I felt that the audience should then launch in unison into a truly deserved rendition of ‘Happy Birthday’ to Paul, but since I’m no Marilyn Monroe (in any shape!), I did not have the courage to lead them, and no one else took the initiative.
Paul Carrack stayed on the stage for a few minutes, almost waving to each of us individually, no doubt basking in the fact that he had filled the Albert Hall on his own merit, that almost all of us remained despite having no certain way of how we were getting home, that he had proven he was one of the greats, and surely feeling that it had been a fairly decent way to turn 50, to say the least. Thank goodness he shared it with us.
With that, I grabbed my briefcase, accidentally bashed most people around me with it (apologies to all!) and rushed like the roadrunner out of the Hall and down Exhibition Road towards the Tube station at break-neck speed, no doubt looking completely mad in sprinting along in my suit, holding a huge briefcase, wearing a panicked and horrified look on my face yet with a highly satisfied smile creeping into my expression. I’m sure I looked no more odd then than I did look out of place stiffly dressed for work at the Albert Hall amongst all the relaxed-looking punters.
I arrived at Charing Cross ten minutes after my last train home, so I got to look into taking the night bus for the first time ever. Of course, it pulled away as I tried to cross all the traffic in Trafalgar Square, which is impossible to jaywalk if you want to live, so I got to stand on painful, numbly cold feet for well over an hour until 1am, with nothing to read for once (I wanted my bag to be lighter as I was lugging it to the concert), nothing but an extremely light Mac on (I didn’t want a heavy coat as I figured I’d be sweltering when running for the train), no guarantee that a bus would come at all, a real struggle not to fall over as I was almost nodding off on my feet (having had two hours of sleep the previous night), and more than a little fear that one of the highly aggressive screaming druggies who seemed to be constantly urinating on the gates of Canada House beside me and challenging everyone around them might be attracted to my fluorescent City outfit and decide to take my handbag and briefcase from me, including—most worrying of all—the film I’d taken at the concert that would serve as a timeless memory even if it were just a series of blurry outlines in darkness.
Nevertheless, I was pleased I did not miss any part of Paul’s big night. Paul Carrack in good company, indeed. Even though I had an absolutely vile long journey into night/morning afterwards, once I was safely home at about 2.30 am after a dreadful journey and a tense walk at the other end, I could confirm that it was entirely worth it. I cannot wait for his 60th!
Now, if anyone has actually stuck with these ramblings this long, you deserve a serious award. I have nothing to give you, but I thought I’d acknowledge that you deserve one. Go put your feet up, have a cup of tea, and put on Satisfy My Soul, so you’ll know how all of us who attended the concert feel. Then let’s hope that one day, we have either a DVD or a live CD of that great night at the Albert Hall, so we can re-live the experience at any given time. There were cameras there projecting images onto the wide screens for those in the gods to see, and the size of the audience proved there is a market for it, so one can hope...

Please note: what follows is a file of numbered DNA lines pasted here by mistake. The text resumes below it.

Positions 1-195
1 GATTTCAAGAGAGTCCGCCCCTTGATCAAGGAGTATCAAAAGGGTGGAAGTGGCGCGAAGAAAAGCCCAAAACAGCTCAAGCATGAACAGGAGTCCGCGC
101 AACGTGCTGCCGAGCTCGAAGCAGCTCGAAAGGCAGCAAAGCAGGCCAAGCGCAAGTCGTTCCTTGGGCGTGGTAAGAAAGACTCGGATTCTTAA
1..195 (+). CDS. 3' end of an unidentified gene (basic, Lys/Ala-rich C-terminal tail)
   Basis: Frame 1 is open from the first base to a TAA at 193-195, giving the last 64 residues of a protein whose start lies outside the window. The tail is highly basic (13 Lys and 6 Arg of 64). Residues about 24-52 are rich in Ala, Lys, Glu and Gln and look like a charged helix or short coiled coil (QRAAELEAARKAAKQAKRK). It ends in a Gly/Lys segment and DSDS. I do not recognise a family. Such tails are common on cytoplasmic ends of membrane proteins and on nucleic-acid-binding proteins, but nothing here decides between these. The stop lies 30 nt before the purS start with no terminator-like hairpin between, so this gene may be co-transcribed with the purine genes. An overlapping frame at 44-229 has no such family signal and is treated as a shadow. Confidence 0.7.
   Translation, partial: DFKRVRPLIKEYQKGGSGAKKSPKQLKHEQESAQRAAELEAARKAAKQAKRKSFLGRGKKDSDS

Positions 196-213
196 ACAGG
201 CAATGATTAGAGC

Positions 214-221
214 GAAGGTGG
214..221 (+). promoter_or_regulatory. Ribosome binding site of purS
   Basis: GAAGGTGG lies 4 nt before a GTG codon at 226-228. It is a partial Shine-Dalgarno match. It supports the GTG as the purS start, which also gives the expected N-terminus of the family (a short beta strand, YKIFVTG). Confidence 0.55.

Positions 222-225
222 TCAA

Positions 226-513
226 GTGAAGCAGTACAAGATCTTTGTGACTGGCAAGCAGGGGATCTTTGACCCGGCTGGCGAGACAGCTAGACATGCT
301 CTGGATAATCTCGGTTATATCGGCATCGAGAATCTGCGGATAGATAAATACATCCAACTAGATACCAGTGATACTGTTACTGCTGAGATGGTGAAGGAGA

First: one of the live songs has in fact so far been made available as a B-side of a 2003 single, so there’s hope that we’ll hear more....
Second, re: Squeeze and ‘the Pickle song’. I sent this message about that to a relevant discussion list shortly after the review above was posted:-
"A couple of people have suggested that I misheard the lyrics, and I’m sorry to be contradictory, but Glenn did actually sing ‘pickle’ on the night. I know what is on the album, but don’t forget that this was a special gala evening. In fact, Glenn introduced the song by saying, ‘We are now going to perform a special birthday version of the song Hourglass for Paul, in which I alter the original lyrics of the first line.’ He then produced from his left jacket pocket both a jar of Branston pickle and a huge green dill of the crunchy variety (I had real good seats, don’t forget, I could see these details), and from his right jacket pocket, he removed two kitchen utensils.
"Refraining from playing guitar during the beginning of the song, as clearly his hands were otherwise engaged, Glenn proceeded to smash the jar of Branston with a meat tenderiser to the beat of the song, whilst using a potato masher in the other hand to bash the smithereens out of that crunchy dill, in perfect rhythm. So, what with this clear demonstration and all, I am in absolutely no doubt that ‘I feel like I’m pounding on a pickle’ was what he said and was, indeed, an accurate description of what he was doing at the time, hence the particular pickle-related feeling he had.
"Did I forget to mention this in my review? I’ll have to re-read it to be sure, but keep in mind that I was very tired when I wrote that, and I did, of course, want to keep it short, so it is perfectly understandable that I left out petty details like the fact that Glenn smashed various pickle items and sprayed bits of pickle mush and glass shards onto the front row of the audience. It was fairly unmemorable and often happens at the Albert Hall—I witnessed something similar at Dame Kiri Te Kanawa’s 50th birthday party there in 1994, so I think it’s tradition when you hit that age, and that would explain why no one else who attended the concert would have mentioned it, even if they were one of the victims in the front row. Such minor details can easily slip one’s mind.
"So, apologies for being unclear in my review about my certainty of the true words that were sung, but some things I just took for granted that you would naturally assume, like how I didn’t feel the need to quote the real lyrics for that opening number that Paul sang about seeking treatment from the doctor for his diarrhoea and painful feet where he keeps repeating, ‘Can you heal me? Can you heal me runs? Can you heal me runs; can you heal me corns, too?’
"Really, can you blame Glenn for changing the lyrics? I mean, ‘pounding on a big door’----how ludicrous is that!!"
Copyright © 2001 by TC. All rights reserved.